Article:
Next, very little effort was made to help interpret the results of the "tests" we took. Or even to say why not. It sounds like their validity was good. But reliability? If they didn't have decent norms, why give them to us? If they did, why didn't they give us more information, such as intercorrelations or cluster analysis?

Then, they sidestepped the issue of gay/straight, by saying Terman stayed away from this. Ah, but they didn't have to. Even with no "hard" data, they might have grouped the "not married" subjects with the converse male/female ratings, done some analyses and made some guesses. And had a second sample of the converse male /female ratings with divorced subjects. This might have been fascinating data. These presumed-subjects preceded gay liberation by many years - what was it like for them in terms of longevity, happiness, etc.? I find it very hard to believe that there weren't any gays in this study, and even a guessed-at small sample, with all the caveats the researchers wanted to add, might have been interesting.

The researchers were very bright people; their subjects were top-of-the-line. So why do they write as if the reader hadn't gotten past the 8th grade? While the information is interesting and the researchers were ingenuous in pursuing their hypotheses, I would have preferred a much more sophisticated book; it's telling that the back cover gives "Oprah" as the top reviewer.
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16 of 17 people found the following review helpful
5.0 out of 5 stars Amazing study that illuminates the scientific endeavor for the lay reader!, March 26, 2011
By 
tasha r howe (arcata, ca USA) - See all my reviews
Even though this book does shed light on some interesting myth busters regarding health and well-being, I found the most fascinating part the detective story inside the landmark 80-year study. The authors do a great job of making behavioral science exciting for the non-scientist. You wanted to know how they eliminated one explanation, formed a new hypothesis, tested it, and then refined their explanations for various contributors to death, such as trauma, stress, and neuroticism. The self-assessments were fun and help the reader assess his/her own journey to health. The case studies were great illustrations of main points, and it was fun to read about some really famous people who started out as 12 year old genius kids identified by their teachers as having great potential. Then Dr. Terman pulls them out of their classroom and starts picking their brains for another quarter century. Another impressive aspect of the science is how Friedman, Martin, and a slew of graduate students and colleagues validated half-century old measures on newer samples of people. The statistical archaeology was fascinating! While the final stop is predictable (find your bliss and follow it with conscientiousness and perseverance, and be sure to build social ties along the way), the journey is one you enjoy going on. I highly recommend this book for anyone interested in the evolution of scientific thinking, history, health science, and critical thinking regarding popular myths.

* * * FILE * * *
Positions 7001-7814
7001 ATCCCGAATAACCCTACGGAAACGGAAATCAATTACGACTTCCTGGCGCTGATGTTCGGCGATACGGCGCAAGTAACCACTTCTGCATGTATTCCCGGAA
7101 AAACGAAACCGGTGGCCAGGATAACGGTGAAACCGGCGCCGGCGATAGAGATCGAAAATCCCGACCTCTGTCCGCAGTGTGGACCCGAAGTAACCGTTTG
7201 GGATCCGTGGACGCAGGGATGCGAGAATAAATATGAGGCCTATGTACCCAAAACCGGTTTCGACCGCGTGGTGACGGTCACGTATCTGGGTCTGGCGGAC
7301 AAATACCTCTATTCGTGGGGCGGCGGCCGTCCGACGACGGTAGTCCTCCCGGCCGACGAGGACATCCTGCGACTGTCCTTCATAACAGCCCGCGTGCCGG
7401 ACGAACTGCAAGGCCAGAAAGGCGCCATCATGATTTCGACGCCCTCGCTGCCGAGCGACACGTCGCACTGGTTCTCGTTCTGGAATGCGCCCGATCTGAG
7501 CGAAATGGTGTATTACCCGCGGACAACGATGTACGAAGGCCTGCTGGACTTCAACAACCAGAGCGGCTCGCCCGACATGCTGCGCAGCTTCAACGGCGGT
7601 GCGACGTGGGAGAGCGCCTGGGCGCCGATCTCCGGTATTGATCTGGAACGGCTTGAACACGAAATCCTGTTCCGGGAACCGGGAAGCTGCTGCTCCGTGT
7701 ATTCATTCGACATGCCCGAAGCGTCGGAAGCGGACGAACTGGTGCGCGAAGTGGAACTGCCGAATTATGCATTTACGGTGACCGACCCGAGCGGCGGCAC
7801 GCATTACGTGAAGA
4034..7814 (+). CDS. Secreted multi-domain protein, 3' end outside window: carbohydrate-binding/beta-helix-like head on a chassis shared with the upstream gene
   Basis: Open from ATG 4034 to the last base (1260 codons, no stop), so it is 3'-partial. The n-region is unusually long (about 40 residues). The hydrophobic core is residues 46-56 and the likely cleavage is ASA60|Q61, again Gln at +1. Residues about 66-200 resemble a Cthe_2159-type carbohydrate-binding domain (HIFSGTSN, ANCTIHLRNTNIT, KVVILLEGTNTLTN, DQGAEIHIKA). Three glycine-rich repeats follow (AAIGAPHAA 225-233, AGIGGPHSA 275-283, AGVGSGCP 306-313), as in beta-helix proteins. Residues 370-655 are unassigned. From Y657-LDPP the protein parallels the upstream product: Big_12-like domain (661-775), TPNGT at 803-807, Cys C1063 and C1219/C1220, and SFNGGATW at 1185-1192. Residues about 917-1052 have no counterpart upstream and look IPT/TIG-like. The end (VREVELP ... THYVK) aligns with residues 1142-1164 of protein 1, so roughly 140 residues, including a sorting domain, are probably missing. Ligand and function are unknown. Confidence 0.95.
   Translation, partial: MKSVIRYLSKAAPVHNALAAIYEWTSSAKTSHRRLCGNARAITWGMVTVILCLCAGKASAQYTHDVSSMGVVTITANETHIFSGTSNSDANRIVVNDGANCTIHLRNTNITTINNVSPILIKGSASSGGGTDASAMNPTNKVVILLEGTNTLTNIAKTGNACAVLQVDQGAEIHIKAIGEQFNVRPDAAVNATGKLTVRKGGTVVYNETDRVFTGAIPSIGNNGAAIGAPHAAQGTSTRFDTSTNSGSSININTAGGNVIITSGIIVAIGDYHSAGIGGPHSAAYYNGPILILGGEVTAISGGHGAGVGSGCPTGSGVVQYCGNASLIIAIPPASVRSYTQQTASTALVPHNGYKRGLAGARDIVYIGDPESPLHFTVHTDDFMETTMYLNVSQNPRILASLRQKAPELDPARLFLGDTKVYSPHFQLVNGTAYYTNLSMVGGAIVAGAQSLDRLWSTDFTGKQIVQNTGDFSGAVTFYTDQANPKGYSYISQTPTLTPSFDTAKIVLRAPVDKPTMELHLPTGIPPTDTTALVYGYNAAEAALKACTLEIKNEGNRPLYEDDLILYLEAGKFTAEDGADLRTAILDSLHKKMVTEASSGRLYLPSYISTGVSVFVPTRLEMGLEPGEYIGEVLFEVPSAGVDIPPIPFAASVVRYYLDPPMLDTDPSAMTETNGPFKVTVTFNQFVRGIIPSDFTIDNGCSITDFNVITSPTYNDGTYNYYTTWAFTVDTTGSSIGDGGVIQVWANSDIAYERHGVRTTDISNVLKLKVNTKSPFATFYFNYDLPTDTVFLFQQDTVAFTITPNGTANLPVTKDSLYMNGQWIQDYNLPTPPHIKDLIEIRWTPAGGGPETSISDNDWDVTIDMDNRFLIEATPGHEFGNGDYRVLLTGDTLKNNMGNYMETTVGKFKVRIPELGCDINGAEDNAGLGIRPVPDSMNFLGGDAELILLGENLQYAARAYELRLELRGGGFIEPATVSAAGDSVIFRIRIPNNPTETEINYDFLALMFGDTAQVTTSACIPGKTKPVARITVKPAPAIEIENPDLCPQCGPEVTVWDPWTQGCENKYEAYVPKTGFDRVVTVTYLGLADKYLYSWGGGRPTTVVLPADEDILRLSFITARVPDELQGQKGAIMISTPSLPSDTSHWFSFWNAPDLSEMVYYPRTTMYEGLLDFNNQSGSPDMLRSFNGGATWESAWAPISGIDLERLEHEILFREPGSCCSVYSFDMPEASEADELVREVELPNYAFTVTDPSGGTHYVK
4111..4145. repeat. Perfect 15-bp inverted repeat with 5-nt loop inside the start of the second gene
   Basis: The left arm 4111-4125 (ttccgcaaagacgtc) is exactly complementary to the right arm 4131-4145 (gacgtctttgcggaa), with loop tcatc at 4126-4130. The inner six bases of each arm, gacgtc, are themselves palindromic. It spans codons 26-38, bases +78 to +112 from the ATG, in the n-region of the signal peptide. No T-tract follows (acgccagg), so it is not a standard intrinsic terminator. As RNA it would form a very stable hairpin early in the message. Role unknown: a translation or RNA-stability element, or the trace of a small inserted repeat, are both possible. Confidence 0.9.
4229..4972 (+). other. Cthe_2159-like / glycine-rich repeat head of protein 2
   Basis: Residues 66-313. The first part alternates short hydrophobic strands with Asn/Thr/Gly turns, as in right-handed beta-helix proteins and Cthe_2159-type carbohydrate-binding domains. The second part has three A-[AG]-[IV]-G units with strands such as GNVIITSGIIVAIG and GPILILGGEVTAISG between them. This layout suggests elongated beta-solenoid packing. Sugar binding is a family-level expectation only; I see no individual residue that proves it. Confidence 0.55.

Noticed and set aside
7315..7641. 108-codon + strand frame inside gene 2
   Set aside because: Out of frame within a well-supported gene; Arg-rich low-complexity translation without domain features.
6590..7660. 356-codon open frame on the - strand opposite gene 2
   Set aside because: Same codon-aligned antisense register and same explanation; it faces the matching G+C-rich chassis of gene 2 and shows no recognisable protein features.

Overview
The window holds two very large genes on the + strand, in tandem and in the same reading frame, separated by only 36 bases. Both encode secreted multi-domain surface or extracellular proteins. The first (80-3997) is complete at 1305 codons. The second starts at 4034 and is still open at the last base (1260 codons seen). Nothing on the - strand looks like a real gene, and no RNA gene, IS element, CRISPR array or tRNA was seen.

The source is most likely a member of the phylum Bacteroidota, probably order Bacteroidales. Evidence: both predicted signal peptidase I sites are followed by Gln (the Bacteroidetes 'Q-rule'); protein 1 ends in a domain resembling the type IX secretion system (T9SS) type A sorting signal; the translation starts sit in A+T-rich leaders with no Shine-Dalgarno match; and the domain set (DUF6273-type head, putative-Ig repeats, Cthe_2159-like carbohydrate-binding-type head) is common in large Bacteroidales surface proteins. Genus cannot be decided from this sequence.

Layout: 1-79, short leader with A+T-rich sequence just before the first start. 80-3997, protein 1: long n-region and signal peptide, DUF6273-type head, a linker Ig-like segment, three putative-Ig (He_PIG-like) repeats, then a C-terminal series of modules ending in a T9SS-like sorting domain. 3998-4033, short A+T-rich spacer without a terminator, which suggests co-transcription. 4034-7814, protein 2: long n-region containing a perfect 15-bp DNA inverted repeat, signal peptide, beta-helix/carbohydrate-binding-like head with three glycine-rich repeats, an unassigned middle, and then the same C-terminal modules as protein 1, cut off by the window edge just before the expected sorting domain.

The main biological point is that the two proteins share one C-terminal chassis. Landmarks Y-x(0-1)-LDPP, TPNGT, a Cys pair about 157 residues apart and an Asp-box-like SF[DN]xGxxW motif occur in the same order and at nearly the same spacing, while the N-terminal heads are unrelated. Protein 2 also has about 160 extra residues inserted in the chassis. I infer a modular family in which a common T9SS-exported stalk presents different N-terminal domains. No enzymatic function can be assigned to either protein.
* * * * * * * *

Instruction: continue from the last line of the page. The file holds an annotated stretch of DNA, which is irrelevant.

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42 of 54 people found the following review helpful
2.0 out of 5 stars Not as much of a surprise as expected, March 5, 2011